· the right tree · in the right place ·
· for the right reason ·

TREAT News | Storm Season October - December 2020

Workshops 2020 and Christmas Break

Saturday 14 November9.00 amTree ID and seed propagation workshopLake Eacham nursey
Saturday 21 November8.30 amRevegetation workshopFreemans Forest NR, Cutler Road

These popular workshops are being held again. Covid restrictions are still in place and numbers are limited (currently 20), so please register if you wish to attend: Barbara Lanskey (ph 4091 4468) or Trish Forsyth (mob 0417 913 694). Both workshops are free and open to anyone. Social distancing will be observed.

Tree identification and seed propagation workshop

Dinah Hansman will again be presenting the tree identification session and Peter Snodgrass the seed propagation session. Dinah brings along various tree branches to show how to identify a tree species by examining its leaf features. Peter shows the different types of seeds and fruits and the best ways to germinate and grow them.

The workshop is held in two sessions with a tea/coffee break in between. The workshop is scheduled to finish at 12.30pm.

Revegetation workshop

This workshop is held at Freemans Forest Nature Refuge where hole digging and planting can be demonstrated. An information session is held first, to talk about what is involved in site preparation, planting and maintenance of a planting site. Mark and Angela McCaffrey and Peter Snodgrass share their knowledge and extensive experience and notes are handed out. There is a break after the information session, then at an appropriate area, augers are used to dig holes and trees are planted, to give participants hands-on experience. The workshop usually finishes about midday. Freemans Forest NR is on Cutler Road off Lake Barrine Road.

Christmas/New Year break

Because of the unusual circumstances with Covid restrictions, unfortunately there will be no TREAT Christmas party this year, although members may still bring special food and Christmas decorations for their rostered Fridays before Christmas.

The nursery staff will be taking their usual Christmas/New Year break. Their last working day for 2020 will be Thursday 24th December and their first working day for 2021 will be Monday 4th January. TREAT's last Friday working bee for the year will be 18th December, and the first Friday working bee in the new year will be 8th January.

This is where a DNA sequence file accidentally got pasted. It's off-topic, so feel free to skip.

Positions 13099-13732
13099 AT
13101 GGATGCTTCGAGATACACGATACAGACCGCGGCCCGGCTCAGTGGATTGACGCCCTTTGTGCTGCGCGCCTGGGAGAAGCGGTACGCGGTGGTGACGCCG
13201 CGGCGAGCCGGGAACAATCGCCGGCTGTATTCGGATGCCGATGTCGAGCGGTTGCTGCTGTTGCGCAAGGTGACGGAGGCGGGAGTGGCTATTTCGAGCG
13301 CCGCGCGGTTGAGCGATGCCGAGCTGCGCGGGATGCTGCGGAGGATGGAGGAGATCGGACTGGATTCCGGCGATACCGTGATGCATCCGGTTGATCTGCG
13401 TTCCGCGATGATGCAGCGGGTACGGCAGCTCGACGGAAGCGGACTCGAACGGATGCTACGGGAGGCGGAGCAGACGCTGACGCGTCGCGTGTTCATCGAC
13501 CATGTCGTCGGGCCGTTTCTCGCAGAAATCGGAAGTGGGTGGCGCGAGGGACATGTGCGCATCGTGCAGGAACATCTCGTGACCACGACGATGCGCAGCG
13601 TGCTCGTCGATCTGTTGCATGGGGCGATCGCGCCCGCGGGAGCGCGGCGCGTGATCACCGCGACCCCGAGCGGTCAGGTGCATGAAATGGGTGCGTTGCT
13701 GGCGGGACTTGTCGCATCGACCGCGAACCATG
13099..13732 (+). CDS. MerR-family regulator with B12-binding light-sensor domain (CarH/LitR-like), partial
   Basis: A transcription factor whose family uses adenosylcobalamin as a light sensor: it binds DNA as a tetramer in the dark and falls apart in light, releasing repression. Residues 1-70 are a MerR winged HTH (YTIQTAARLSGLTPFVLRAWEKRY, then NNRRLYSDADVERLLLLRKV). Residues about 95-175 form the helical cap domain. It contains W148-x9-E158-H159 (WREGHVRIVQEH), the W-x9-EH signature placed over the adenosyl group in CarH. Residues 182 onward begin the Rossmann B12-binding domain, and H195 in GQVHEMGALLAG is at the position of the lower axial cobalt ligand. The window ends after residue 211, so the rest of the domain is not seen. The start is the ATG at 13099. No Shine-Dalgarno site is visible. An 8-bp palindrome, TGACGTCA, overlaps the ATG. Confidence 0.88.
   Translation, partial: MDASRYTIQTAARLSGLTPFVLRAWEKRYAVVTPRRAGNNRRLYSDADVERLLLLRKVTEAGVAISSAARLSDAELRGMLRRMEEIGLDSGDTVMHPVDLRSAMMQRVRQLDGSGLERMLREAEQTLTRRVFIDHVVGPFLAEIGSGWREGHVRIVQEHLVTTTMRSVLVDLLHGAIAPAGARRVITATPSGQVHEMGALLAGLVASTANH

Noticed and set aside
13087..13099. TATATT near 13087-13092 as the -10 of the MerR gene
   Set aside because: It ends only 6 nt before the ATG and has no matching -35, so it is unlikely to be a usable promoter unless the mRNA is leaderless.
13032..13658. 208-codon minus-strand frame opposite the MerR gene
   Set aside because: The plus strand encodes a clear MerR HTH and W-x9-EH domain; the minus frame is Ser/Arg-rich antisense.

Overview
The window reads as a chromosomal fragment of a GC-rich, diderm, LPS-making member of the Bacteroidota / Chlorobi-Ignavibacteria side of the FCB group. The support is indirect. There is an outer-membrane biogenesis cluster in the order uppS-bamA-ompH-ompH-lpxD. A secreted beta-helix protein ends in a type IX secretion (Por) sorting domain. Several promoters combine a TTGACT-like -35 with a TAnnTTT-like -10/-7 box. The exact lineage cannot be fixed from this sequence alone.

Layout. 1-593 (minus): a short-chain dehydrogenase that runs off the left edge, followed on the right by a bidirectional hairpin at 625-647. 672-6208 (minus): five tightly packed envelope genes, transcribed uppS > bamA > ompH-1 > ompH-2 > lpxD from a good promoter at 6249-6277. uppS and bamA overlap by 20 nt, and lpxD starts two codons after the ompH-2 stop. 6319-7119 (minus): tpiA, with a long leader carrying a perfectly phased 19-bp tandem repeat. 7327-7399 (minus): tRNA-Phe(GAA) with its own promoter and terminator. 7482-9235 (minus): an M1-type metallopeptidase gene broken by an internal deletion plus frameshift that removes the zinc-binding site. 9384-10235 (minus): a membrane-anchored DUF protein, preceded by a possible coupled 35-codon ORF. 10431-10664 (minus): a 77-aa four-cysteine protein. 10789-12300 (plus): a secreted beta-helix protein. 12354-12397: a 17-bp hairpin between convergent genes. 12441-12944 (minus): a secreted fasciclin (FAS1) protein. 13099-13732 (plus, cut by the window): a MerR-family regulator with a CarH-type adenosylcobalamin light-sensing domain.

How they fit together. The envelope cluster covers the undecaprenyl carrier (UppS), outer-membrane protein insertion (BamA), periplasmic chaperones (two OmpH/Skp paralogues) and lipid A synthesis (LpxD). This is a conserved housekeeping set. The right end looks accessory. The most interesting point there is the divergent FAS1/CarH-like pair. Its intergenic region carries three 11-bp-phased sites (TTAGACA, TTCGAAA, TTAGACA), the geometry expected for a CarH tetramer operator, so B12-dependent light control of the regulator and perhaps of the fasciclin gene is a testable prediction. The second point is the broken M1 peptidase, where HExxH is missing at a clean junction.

Inside this issue

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Figs, Figs and More Figs

Nigel Tucker

An observant visitor to the Lake Eacham Nursery will notice the variety and abundance of fig tree species (Ficus) grown for restoration projects. Stranglers, bananas, sandpapers, septics and all kinds of cluster-fig trees are propagated annually for projects in virtually every type of rainforest ecosystem in north Queensland. The reason for this is singular and critical; fig trees are keystone species, without this genus the rainforest ecosystems we see today would not exist. If we are to establish the framework for longer term rainforest recovery, fig trees need to be one of the first species to be planted.

Before delving into this, a quick word on the unusual life history of this genus. Technically, fig 'fruits' (more correctly 'syconia') are actually flowers that have turned themselves inside out and shunned the outside world. For the past 90 million years or so, fig trees have enjoyed a totally symbiotic relationship with the fig wasps (Agaonidae) - insects with an equally interesting life history. Mosquito-sized and covered in pollen, female wasps enter the unripe fig, unwittingly losing their wings and antennae as they crawl inside, then lay their eggs and die (so ending their 48 hour life span). Male wasp hatchlings then fertilise the female larvae, instinctively chew escape tunnels for them, and then die (48 hours lived entirely within the darkness of the fig!). Hatchling females exit through the tunnels, getting a dusting of pollen in the process, before flying off to find the right fig in which to lay their eggs. Most fig wasps are highly specific, only pollinating a single species of fig plant; others have more generalist tastes and will pollinate different species.

Despite an outward appearance of a plentiful bounty, the availability of fruits in the rainforest is patchy, often dominated by seasonality. So, for fruit eaters like a pigeon, drongo, starling, fruit bat or cassowary this means that at some point your favourite foods are in short supply. (Personally, I'd love nothing more than fresh mangoes every day of the year, but I digress.) Given that around 80% of local rainforest trees produce fleshy fruits, many birds, mammals and insects are dependent on a regular supply of fruit for survival, and (unlike mangoes) temporary unavailability becomes a matter of life and death. Enter the fig tree.